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In response to a need to standardize the use of such terms as organic and natural, the U.S. Congress passed the Organic Foods Production Act of
According to regulations set forth by the United States Department of Agriculture (USDA), organic foods must come from farms or ranches certified by a state or private agency that has been accredited by the USDA. Foods labeled "100 percent organic" must contain only organically produced ingredients, excluding water and salt. Foods labeled "organic" must contain, by weight, at least 95 percent organically produced ingredients. Products meeting these requirements must display these terms on their principal display panel and may use the USDA seal and the seal or mark of certifying agents on packages and in advertisements. Foods labeled "made with organic ingredients" must contain, by weight, at least 70 percent organic ingredients. Up to three separate organic ingredients may be listed on the principal display label, and a certifying agent's seal or mark may be used on the package. The use of a USDA seal is prohibited, however. Livestock can be certified "organic" if they have been raised on organic foodstuffs for over one year.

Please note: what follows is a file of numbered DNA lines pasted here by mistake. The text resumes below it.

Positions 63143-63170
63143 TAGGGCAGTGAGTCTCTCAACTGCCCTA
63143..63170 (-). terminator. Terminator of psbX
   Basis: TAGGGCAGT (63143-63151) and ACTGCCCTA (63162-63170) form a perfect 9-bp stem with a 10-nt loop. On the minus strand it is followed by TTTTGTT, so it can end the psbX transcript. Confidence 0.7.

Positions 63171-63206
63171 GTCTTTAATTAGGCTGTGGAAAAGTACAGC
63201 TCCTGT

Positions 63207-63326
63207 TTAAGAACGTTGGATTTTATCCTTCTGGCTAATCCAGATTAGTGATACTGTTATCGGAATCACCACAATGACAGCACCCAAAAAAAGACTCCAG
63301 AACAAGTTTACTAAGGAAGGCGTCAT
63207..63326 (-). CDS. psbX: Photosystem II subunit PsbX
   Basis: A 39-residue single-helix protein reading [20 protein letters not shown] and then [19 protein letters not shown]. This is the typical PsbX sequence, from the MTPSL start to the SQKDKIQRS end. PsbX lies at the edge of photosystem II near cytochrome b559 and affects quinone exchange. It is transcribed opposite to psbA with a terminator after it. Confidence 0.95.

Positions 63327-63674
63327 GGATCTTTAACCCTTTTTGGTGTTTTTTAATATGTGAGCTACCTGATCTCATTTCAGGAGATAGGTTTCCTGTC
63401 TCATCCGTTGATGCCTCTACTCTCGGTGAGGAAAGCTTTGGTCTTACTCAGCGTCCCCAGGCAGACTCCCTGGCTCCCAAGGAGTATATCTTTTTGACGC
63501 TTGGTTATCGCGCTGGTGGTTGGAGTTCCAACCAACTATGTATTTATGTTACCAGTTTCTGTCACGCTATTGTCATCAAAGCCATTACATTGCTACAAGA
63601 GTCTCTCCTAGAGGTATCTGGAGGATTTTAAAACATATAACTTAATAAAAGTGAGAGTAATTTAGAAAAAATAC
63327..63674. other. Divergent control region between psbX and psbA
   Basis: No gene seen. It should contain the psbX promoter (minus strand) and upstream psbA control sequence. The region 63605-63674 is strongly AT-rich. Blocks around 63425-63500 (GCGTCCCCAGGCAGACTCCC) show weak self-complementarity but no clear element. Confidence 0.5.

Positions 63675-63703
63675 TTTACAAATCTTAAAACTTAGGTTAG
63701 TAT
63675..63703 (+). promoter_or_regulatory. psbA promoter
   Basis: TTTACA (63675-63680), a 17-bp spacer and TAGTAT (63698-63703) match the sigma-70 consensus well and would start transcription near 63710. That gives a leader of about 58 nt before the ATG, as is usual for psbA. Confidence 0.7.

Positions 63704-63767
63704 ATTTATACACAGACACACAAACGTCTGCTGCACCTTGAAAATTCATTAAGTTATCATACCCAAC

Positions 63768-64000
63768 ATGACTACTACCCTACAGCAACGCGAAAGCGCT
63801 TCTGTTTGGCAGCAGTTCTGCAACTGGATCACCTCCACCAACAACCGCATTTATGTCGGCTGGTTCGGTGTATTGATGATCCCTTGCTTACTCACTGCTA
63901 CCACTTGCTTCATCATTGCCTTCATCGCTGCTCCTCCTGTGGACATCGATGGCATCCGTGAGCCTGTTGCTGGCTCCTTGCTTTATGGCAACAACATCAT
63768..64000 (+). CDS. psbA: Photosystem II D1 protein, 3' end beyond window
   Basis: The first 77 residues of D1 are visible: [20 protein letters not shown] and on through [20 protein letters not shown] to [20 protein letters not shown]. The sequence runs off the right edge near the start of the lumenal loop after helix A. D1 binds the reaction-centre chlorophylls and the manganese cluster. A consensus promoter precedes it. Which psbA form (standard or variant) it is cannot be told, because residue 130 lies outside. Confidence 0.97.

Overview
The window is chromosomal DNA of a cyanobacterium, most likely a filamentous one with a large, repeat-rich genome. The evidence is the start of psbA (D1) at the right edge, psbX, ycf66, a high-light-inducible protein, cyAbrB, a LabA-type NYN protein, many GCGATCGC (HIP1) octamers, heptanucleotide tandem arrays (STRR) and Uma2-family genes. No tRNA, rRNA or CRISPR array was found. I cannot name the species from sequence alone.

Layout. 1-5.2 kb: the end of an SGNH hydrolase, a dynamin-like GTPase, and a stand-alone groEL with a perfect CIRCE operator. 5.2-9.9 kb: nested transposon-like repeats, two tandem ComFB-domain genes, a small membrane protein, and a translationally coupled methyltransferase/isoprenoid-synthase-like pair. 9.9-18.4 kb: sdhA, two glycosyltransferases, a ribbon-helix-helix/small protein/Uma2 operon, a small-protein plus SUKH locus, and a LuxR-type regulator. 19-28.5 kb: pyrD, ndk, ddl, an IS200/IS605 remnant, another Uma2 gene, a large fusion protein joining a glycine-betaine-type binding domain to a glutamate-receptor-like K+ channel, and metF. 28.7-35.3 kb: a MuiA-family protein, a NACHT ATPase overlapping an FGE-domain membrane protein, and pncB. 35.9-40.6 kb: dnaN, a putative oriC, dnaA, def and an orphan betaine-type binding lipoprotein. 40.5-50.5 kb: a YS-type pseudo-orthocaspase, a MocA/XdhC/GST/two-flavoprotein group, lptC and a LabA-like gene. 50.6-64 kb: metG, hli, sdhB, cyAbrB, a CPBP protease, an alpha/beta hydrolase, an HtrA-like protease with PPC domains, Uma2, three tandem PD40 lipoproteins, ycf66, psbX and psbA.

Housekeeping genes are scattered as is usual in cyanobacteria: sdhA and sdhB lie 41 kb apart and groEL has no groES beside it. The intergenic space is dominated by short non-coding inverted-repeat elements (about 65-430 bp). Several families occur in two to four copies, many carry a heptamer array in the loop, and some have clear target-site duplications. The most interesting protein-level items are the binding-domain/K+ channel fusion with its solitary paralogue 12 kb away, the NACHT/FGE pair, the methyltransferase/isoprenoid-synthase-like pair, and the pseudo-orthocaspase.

Other labeling provisions include:
Over ninety private organizations and state agencies (certifying agents) currently accredit farms that produce organic food, but standards for growing and labeling organic food may differ. For example, different agencies may permit or prohibit the use of specific natural pesticides or fertilizers in growing organic food. In addition, some of the language contained on seals, labels, and logos approved by organic certifiers may differ.
Author Info: M. Elizabeth Kunkel, Barbara H. D. Luccia, The Gale Group Inc., Macmillan Reference USA, New York, Gale Nutrition and Well-Being A to Z, 2004This feature is for informational purposes only and should not be used to replace the care and information received from your healthcare provider. Please consult a healthcare professional with any health concerns you may have.
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